There is no doubt that the popularity of the anti-hero as we know it has increased in recent times. With unlikely, yet popular moral gray protagonists like Jack Bauer, Dexter, and Gregory House leading some of the most popular TV shows and characters like James Bond, Lisbeth Salander, Tyler Durden (from Fight Club), and Jack Sparrow being some of the most memorable in movies, it is not surprising that there has been an increased interest to understand what causes this characters to be so popular (Peter Jonason in et al., 193). What is it that makes them as likeable, if not more, than a normal hero? How come we relate to characters that perform actions that, if done in real life, would cause us to see them in a whole different light?
My argument is that an increased understanding in the human psyche has enabled us to see through our preconceived moral standards to accept and, in many cases, admire these anti-heros. Under the right circumstances, almost any action is permissible (albeit not necessarily right or wrong). The readers, however, must undergo a process of exposure to the anti-hero and the world she inhabits before they permit her actions. This process of “disengagement” (presented by Daniel Shafer and Arthur Raney) is what enables the reader to change his preconceived moral standards, at least in the anti-hero’s universe, to actually enjoy the story. Before explaining the big picture, however, I think it is important to understand how the enjoyment of stories can be weighted.
The enjoyment of most narratives is measured through the affective disposition theory (ADT). Shafer and Raney explain that:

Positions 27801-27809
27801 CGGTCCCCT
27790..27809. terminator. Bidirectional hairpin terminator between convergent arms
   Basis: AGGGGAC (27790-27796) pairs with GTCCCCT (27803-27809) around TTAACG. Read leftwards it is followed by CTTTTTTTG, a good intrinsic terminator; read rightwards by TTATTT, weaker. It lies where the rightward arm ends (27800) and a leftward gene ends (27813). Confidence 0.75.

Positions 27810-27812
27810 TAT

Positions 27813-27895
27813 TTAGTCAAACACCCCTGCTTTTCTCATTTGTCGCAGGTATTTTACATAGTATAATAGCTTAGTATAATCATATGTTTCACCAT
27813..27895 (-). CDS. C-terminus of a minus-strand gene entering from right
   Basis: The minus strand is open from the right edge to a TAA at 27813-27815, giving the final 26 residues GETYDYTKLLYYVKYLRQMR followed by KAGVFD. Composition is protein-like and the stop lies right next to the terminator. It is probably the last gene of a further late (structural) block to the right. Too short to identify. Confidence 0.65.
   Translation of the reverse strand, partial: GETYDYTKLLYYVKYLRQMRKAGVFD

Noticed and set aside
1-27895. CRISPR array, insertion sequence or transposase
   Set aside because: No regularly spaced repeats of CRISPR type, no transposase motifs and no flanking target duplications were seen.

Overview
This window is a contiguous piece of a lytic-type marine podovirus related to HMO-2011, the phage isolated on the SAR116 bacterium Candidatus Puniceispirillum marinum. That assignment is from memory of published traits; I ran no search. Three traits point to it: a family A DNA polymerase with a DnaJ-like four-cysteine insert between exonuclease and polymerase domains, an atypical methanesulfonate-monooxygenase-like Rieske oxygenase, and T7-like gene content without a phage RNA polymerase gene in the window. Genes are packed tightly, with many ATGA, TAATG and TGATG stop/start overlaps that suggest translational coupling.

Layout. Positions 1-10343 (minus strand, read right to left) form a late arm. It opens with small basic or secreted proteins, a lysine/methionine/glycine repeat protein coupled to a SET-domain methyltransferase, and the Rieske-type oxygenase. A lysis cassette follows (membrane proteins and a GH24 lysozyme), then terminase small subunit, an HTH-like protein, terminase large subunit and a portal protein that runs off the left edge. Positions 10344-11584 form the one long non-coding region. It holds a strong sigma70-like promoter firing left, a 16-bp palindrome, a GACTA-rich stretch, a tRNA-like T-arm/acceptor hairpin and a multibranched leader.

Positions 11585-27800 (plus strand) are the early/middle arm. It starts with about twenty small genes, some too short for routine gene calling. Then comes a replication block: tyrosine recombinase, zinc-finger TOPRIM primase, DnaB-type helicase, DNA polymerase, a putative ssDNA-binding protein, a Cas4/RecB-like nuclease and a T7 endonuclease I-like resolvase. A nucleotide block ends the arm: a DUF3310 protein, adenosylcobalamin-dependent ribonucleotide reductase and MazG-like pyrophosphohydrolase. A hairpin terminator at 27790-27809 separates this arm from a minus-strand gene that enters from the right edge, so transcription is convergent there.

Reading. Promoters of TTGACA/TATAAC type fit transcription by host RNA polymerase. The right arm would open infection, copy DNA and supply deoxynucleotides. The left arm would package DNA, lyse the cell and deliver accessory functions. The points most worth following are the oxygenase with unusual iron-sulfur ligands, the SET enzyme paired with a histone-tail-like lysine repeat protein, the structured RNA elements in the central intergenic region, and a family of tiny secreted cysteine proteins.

“ADT is generally considered the most comprehensive theory explaining the process through which enjoyment is derived with media entertainment… According to the theory, enjoyment is a function of a viewer’s emotional reactions to (a) characters, in the form of liking; (b) the successes and failures the characters encounter as the story unfolds… and (c) the ultimate outcomes experienced by the characters… (1029)”
They feel, however, that moral judgment regulates each of these emotional reactions. This presents a problem in anti-hero stories, where, according to them, moral judgment plays an “insignificant role in antihero liking” (1037). Therefore, ADT, while effective in measuring likeability of heroic protagonists, fails to measure that of antiheroes. To try to measure the enjoyment of antiheroic stories, Shafer and Raney conducted two studies. In the first one, a group of students was split into two groups. One watched and antihero movie and the other a movie with a classical hero protagonist. Through various points in the film, the viewers were asked to rate the protagonist likeliness on a scale from 0 to 50, with 25 being neutral. Here are the results from the study (fig. 1):
Fig. 1. Liking and morality scored by...